Checks should only be prepared after proper matching of supporting documentation (vendors’ invoices, receiving report, purchase orders, etc.). This supporting documentation should be canceled when the check is prepared and marked with the check number. The issued checks then have to be accurately recorded in the register. The person who signs the checks should carefully review all the supporting documentation before signing.
Although it is recommended that the owner sign all the checks, if the size of your business makes this impossible, you should still personally take some time to spot inspect checks that are being written to verify that the supporting documentation is in order and that established procedures are being followed.
Do you regularly look inside your trash dumpster to see what is in there?
YES - This is a part of internal controls. If you have employees who are tempted to do side jobs or are considering stealing some inventory, the trash dumpster can become a convenient hiding place for materials they are trying to steal from your business. Or if they are doing side jobs, they might dump the old parts, or waste, from the job into your trash.
Is every customer provided an invoice which is produced by your POS system?
YES - The customer should be given a printed invoice generated by your POS system. Work orders are for internal use and not for the customers. If the technician sells additional services while at the customer’s site, you need a procedure to add this to the original work order. Providing the techs with blank invoices for them to complete by hand is asking for trouble and is an invitation for side jobs. It is also recommended that you inspect the service vans to verify that the techs do not have their own stock of blank invoices.
Do you personally open the envelope from your bank with your statements and canceled checks and have your bank statements mailed to your home address?
YES - If you have a thief in your business, most likely they do not want you to see or review the bank statements. The best first line of defense is to have the statements mailed to your home address or to your accountant. You should open them personally and conduct a quick scan for any obvious irregularities. If you do not personally reconcile the checking account, you should still open the bank envelopes and do the quick scans before you give it to the employee that does the reconciliation.
Have you personally reviewed your accounts receivables within the last 30 days?
YES - If your accounts receivables are increasing each month but your sales are not, the employee who handles your accounts receivables may be using later receipts from other customers to cover earlier thefts. Have more than one employee involved in counting and verifying incoming receipts. Have a system to ensure all incoming checks are properly endorsed as soon as they are received. If a customer complains that they have not received credit for a payment they sent in, personally investigate the situation. Request copies of the front and back of the customer’s check to verify that it was deposited into your business account.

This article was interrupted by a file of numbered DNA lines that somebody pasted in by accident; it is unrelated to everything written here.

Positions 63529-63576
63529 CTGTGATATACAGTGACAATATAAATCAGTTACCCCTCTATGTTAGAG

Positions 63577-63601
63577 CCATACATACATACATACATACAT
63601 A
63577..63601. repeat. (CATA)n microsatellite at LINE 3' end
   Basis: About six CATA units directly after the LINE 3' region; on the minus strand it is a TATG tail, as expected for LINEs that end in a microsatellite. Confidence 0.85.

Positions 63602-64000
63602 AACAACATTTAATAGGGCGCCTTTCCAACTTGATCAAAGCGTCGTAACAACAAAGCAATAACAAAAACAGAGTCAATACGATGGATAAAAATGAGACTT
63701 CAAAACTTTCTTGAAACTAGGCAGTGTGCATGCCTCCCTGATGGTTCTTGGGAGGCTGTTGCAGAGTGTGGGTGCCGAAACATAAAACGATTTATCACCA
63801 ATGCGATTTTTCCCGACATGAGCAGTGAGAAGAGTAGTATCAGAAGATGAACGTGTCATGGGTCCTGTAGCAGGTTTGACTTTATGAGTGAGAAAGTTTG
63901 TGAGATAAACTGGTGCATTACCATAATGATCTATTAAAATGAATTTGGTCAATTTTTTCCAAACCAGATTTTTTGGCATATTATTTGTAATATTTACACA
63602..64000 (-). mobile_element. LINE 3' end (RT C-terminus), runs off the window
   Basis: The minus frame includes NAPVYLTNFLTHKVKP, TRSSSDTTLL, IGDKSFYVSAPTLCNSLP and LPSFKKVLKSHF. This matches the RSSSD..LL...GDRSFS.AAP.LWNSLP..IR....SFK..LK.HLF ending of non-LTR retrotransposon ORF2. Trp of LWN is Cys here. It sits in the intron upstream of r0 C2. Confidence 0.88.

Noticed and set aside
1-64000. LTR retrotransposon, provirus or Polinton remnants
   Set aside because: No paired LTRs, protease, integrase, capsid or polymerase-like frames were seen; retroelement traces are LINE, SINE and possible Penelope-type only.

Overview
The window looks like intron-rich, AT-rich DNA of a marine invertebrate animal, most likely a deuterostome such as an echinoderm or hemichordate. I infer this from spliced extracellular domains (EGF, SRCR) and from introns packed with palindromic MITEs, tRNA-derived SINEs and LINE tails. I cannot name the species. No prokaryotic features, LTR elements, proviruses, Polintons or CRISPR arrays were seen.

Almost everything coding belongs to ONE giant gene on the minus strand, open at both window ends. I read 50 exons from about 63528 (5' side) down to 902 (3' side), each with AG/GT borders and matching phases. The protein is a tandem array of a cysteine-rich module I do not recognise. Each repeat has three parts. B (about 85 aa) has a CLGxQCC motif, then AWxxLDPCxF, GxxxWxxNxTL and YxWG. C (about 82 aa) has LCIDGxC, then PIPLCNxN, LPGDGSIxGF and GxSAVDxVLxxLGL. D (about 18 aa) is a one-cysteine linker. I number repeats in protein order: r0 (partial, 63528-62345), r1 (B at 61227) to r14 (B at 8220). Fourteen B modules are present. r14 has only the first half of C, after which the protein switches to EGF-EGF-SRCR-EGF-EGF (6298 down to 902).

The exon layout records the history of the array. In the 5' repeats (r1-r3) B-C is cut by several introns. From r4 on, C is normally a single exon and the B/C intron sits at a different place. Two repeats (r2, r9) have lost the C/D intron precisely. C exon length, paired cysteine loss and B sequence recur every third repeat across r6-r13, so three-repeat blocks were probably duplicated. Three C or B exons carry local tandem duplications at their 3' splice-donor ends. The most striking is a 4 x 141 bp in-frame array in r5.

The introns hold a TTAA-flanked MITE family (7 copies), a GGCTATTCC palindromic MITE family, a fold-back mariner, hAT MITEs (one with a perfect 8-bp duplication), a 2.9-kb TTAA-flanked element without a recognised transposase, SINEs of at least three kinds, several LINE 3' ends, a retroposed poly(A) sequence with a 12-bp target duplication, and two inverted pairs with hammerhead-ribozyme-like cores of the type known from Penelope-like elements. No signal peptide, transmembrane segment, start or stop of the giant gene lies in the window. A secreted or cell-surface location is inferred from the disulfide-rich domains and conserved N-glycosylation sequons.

Do you personally sign every payroll check?
YES - This may take some time but it is usually worth it. Review the checks to make sure you recognize the names. Keep a current count of the number of employees you have, and verify this number against the number of checks you have.
Besides providing another level of control, personally signing the checks sends a positive message to your employees.
Is the person responsible for your accounts receivables also responsible for maintaining your cash receipts record?
NO - This is another example where you have to separate duties among your employees. The person who opens the mail, and processes and records the receipts, should not be the same individual that is responsible for managing the receivables and collecting the payments. If this is difficult because you have only a few employees, then rotate responsibilities so that more than one person is involved with accounts receivables.
Do you do reference checks and background investigations on your employees prior to bringing them on board?
YES - Effective internal controls start with careful hiring. Do your legwork on checking references. Don’t just ask for references - check them out. Although some employers will only confirm dates of employment, if you persist in your questioning, they will reveal more and possibly point out integrity warning flags. It’s worth the time and expense to run a criminal records search on potential new hires. There are companies that will do this for you. It is also advisable to drug test new hires where legally permissible.
If you don’t hire competent employees and provide them with the proper training, having the best internal controls will not help. Your staff must fully understand their responsibilities, and the importance of those responsibilities, in the success of your business. As the business owner, it is your responsibility to lead by example and reward those who follow the rules.
Publication date: 10/22/2007